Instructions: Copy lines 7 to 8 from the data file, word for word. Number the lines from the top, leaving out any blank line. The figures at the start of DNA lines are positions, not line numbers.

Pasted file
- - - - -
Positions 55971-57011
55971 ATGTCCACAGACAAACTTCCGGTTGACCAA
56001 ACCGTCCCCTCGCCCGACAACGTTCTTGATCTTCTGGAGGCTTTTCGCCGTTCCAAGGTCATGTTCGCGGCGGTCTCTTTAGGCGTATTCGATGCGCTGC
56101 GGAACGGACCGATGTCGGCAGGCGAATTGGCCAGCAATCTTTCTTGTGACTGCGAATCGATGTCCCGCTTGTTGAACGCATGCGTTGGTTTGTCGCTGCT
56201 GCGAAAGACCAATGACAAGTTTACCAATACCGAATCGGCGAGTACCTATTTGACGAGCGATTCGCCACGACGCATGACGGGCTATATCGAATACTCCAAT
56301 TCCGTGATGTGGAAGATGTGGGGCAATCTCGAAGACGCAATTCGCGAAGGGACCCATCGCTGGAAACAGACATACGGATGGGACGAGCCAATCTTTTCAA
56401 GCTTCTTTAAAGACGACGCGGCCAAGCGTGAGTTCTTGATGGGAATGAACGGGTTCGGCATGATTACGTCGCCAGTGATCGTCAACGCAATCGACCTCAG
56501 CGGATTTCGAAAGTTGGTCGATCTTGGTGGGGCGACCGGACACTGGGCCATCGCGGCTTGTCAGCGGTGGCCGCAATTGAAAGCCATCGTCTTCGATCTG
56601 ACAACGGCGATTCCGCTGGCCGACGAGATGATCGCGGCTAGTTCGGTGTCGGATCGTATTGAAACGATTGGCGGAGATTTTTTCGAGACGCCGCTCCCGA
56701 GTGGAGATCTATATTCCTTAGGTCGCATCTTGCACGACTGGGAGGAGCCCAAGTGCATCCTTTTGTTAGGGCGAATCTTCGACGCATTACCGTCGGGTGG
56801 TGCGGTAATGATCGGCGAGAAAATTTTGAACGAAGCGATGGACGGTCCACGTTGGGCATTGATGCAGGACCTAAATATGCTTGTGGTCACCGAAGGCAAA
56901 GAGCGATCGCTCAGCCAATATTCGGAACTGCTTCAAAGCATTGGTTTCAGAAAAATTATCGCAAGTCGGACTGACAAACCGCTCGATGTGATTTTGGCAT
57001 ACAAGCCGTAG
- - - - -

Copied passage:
56401 GCTTCTTTAAAGACGACGCGGCCAAGCGTGAGTTCTTGATGGGAATGAACGGGTTCGGCATGATTACGTCGCCAGTGATCGTCAACGCAATCGACCTCAG
56501 CGGATTTCGAAAGTTGGTCGATCTTGGTGGGGCGACCGGACACTGGGCCATCGCGGCTTGTCAGCGGTGGCCGCAATTGAAAGCCATCGTCTTCGATCTG